Adam Zagoria covers basketball at all levels. He is the author of two books and an award-winning journalist whose articles have appeared in ESPN The Magazine, SLAM, Sheridan Hoops, Sports Illustrated, Basketball Times and in newspapers nationwide.
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RT @jonfavs: The President of the United States is issuing statements praising Confederate monuments this morning. That's where we are.
3 hours ago
Is Michigan the Team of Destiny in this NCAA Tournament?
INDIANAPOLIS –– As Michigan’s team plane skidded off the runway at Michigan’s Willow Run Airport at 150 miles an hour last Wednesday, Coach John Beilein and his players feared for their lives.
“What made it Cinderella was the circumstance,” Beilein said here as his team prepares to face Oklahoma State on Friday afternoon in its first game since winning the Big Ten Tournament on Sunday in Washington, D.C. “It wasn’t just skidding off the runway. It was full going, 150 miles an hour, we can’t stop. And our kids got — thank goodness the plane didn’t flip. All kinds of things could have happened once we got off the plane and looked.”
The pilot “veered to the side” instead of going forward through buildings and that saved the lives of those on the plane, according to an account from Brendan Quinn of MLive.com.
Now, as the Wolverines prepare to play in the NCAA Tournament, one has to ask: Are they the team of destiny? Is it preordained that they will make some kind of deep run given that they all just survived a brush with death?
“I say it all the time, I believe God is good,” point guard Derrick Walton Jr. said here. “We avoided something that could have been tragic. Something happened in our life and brought us a lot closer. Like I said, we were there for a reason. It happened for a reason. The way we responded, I was very proud of it. It’s one of those memories that will stay with me for the rest of my life.”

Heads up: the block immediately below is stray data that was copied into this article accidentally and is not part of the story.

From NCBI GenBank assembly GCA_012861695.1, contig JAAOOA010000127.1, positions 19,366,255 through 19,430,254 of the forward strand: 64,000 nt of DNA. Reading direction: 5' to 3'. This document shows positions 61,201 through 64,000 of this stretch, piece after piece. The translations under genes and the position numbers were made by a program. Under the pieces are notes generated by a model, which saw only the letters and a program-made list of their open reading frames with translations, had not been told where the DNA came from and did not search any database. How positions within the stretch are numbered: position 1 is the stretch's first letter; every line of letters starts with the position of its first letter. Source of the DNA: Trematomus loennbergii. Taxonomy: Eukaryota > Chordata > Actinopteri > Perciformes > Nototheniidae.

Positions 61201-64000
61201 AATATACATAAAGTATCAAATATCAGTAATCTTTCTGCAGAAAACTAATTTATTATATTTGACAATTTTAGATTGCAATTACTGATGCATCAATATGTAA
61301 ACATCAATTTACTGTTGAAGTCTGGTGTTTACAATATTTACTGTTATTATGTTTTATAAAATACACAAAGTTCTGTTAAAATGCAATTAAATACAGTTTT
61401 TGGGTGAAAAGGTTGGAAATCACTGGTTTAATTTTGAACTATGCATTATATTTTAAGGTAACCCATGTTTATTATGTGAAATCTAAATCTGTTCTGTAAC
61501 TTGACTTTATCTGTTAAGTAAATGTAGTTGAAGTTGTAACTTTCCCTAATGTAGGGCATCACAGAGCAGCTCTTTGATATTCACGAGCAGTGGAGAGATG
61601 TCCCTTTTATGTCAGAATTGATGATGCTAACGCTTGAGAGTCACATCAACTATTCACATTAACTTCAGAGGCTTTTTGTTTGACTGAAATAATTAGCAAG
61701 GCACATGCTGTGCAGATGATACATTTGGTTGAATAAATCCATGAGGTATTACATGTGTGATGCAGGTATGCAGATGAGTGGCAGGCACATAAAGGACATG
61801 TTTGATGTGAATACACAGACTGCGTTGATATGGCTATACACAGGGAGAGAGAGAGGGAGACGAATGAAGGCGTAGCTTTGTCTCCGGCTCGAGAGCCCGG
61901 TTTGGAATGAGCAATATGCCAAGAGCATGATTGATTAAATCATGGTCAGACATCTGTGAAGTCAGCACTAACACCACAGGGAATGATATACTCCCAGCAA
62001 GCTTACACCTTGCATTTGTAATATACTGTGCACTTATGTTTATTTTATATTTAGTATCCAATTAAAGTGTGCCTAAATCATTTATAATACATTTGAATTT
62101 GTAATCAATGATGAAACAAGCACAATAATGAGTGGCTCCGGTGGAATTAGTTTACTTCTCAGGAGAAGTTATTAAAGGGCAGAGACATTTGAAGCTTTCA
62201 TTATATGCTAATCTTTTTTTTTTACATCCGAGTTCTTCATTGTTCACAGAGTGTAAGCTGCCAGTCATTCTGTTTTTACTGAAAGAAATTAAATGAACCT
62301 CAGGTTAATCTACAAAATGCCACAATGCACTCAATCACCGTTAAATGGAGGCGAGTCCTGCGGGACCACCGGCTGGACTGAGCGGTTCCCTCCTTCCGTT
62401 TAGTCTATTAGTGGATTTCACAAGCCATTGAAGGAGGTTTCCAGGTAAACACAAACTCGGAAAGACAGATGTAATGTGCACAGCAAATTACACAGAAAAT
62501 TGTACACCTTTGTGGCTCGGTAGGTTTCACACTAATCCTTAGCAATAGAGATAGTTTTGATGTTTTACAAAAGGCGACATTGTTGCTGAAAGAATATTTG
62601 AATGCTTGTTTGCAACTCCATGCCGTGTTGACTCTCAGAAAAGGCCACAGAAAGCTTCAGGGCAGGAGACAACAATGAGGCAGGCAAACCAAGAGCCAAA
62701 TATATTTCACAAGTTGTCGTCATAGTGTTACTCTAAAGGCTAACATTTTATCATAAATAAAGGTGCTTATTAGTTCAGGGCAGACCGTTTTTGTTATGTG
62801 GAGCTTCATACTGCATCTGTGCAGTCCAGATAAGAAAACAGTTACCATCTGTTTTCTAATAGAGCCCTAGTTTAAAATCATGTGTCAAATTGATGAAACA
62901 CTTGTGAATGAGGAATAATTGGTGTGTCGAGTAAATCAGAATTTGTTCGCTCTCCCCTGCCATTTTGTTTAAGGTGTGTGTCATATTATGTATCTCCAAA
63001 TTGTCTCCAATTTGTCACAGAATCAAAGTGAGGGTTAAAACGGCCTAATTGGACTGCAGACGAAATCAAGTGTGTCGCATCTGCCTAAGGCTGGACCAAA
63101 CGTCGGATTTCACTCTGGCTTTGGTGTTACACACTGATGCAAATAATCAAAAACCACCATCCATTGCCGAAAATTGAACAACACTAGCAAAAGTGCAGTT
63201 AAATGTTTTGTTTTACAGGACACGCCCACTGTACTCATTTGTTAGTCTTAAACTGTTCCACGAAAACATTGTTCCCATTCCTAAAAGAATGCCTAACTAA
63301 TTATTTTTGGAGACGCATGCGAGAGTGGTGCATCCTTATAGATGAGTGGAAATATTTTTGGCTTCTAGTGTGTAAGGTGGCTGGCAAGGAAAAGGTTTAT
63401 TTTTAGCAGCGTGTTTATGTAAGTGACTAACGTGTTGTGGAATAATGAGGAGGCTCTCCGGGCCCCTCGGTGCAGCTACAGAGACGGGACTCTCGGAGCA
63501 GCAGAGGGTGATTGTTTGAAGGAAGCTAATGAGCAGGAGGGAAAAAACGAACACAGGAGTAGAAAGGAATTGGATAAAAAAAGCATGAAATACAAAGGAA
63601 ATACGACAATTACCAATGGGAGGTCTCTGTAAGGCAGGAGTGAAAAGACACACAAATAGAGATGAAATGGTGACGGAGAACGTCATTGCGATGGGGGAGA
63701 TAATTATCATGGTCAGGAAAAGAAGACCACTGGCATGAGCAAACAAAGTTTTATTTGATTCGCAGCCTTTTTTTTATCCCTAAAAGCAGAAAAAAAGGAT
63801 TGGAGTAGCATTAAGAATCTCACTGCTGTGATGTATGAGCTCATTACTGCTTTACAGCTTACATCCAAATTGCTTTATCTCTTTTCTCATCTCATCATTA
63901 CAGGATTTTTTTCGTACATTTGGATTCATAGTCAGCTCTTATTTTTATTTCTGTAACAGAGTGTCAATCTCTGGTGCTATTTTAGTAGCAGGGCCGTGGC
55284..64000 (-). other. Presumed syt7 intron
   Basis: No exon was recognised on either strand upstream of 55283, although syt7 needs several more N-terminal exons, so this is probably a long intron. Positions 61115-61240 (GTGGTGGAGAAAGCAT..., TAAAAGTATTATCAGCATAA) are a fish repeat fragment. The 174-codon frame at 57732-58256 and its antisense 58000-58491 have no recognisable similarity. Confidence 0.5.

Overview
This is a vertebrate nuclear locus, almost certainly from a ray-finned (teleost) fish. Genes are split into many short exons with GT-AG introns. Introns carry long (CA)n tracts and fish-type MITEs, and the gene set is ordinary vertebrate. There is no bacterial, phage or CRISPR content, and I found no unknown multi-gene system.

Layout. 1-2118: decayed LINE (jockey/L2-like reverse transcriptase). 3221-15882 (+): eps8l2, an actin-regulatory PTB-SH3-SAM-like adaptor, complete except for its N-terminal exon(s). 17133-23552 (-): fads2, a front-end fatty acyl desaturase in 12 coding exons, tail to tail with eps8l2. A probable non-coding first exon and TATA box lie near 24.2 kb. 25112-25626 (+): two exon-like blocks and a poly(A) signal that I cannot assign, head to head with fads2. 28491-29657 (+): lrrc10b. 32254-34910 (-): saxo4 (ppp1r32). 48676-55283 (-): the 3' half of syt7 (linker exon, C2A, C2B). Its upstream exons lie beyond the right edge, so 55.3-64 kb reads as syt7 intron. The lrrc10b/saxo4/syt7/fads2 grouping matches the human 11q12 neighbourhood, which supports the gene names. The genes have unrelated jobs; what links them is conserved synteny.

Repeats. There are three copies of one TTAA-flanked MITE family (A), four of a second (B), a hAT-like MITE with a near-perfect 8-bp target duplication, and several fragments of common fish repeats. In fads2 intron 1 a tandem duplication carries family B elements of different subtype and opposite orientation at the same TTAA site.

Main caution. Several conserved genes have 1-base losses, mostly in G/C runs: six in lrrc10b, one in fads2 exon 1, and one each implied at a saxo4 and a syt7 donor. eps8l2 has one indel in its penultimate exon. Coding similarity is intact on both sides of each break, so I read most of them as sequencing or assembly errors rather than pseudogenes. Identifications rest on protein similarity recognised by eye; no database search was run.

Across a coaching career that began in 1975, Beilein said he’s never been through an experience that brought a team together like this.
“I don’t think I’ve ever had a team in that near-tragedy situation,” Beilein said in the locker room when I asked if he had anything with which to compare this experience. “And I don’t think we realized what was going on until we got out and looked at that dang plane and saw what we’d been through. So we’ll never forget that. That certainly separates them. I don’t know about the degree of the bond because we’ve had some really close teams.”
Still, Beilein said his team was able to make a run in Washington, D.C., beating Illinois, Purdue, Minnesota and Wisconsin because it didn’t have time to think too much about the games themselves given what they’d been through.
“I think that brought us closer, especially going through something like that, so we just wanted to come out there and play for each other,” said senior swingman Zak Irvin. “The hardest part for us was getting back on the plane. Once we landed in D.C., we wanted to go out there and play the game that we love.”
Said Beilein: “It’s got to [bring you together]. I think you all have a better appreciation for the present, that you’re with this team, you’re with this bunch of guys. It doesn’t last forever, let’s make sure we appreciate it.”
In Oklahoma State, Michigan is facing a team that endured its own plane crash in on Jan. 27, 2001, one that killed eight people, including two players and six coaches and broadcasters.
“I mentioned it, but only to my family,” Beilein said of the 2001 crash. “I tried not to think about what could have happened, particularly if the plane would have got up in the air. I don’t think it makes it, just obviously didn’t have enough force to get up in the air. But if it gets up a little bit, now we got a whole different deal.
“So thank goodness the pilot put on the brakes. I thought about that. I thought about Evansville. I thought about Marshall. You think about all those tragedies that have happened in sports that really there’s a lot of — we’re just blessed. We’re just blessed that it never got to that point.
“But I’ve known Eddie Sutton for a long time. I really thought about that, how a coach goes through that.”
Now having forged a collective bond through near-tragedy, the Wolverines appear poised for more during the Madness.
Are they the team of destiny?
Friday marks the first step in their journey.
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Adam Zagoria is a New York Times contributor and Basketball Insider who covers basketball at all levels. He is the author of two books and is an award-winning journalist whose articles have appeared in ESPN The Magazine, SLAM, Sheridan Hoops, Sports Illustrated, Basketball Times and in newspapers nationwide.
A veteran Ultimate Frisbee player, he has competed in numerous National and World Championships and, perhaps more importantly, his teams won the Westchester Summer League (WSL) championships in 2011 and 2013.
He lives in Manhattan with his wife and children.